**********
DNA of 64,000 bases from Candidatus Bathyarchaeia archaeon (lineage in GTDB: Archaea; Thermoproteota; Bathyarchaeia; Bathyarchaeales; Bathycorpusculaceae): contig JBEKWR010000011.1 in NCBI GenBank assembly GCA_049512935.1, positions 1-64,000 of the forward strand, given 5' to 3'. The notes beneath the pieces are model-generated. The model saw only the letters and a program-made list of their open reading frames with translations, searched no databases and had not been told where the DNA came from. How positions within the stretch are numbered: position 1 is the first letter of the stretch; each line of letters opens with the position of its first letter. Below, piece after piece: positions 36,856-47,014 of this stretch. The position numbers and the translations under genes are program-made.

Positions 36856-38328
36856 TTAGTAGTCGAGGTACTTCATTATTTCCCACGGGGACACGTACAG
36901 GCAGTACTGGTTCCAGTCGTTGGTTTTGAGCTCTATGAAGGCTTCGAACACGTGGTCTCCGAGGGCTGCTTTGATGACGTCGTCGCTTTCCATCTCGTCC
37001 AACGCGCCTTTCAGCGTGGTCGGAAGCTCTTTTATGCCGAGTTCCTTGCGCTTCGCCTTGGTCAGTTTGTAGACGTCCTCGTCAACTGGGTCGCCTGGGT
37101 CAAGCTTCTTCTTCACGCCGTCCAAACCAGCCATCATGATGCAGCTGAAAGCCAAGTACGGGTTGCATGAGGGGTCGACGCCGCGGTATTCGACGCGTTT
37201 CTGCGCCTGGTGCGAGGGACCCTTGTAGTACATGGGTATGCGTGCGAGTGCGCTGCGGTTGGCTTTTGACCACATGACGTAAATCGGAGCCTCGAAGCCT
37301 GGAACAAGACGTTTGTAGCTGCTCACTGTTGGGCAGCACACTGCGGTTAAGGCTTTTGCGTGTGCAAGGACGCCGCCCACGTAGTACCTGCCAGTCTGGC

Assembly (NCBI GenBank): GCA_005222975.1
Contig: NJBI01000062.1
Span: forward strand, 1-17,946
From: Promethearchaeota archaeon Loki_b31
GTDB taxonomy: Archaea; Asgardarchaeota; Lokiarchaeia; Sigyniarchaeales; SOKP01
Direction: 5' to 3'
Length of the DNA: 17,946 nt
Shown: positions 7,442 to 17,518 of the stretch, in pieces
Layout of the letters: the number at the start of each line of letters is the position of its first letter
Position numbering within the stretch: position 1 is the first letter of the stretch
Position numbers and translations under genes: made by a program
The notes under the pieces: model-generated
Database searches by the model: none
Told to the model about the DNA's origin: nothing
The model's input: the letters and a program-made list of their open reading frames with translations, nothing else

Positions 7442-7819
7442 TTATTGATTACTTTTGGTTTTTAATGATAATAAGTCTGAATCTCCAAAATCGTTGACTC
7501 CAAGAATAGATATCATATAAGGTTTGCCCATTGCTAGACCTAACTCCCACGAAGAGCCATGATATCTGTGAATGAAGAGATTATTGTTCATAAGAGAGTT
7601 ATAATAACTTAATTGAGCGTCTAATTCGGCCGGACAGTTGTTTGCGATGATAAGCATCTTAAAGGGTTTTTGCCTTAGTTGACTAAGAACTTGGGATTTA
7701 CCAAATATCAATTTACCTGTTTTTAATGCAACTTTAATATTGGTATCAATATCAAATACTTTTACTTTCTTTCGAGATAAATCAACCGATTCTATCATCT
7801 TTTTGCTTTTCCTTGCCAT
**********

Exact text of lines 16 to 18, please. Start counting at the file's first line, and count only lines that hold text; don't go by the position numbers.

Shown: positions 7,442 to 17,518 of the stretch, in pieces
Layout of the letters: the number at the start of each line of letters is the position of its first letter
Position numbering within the stretch: position 1 is the first letter of the stretch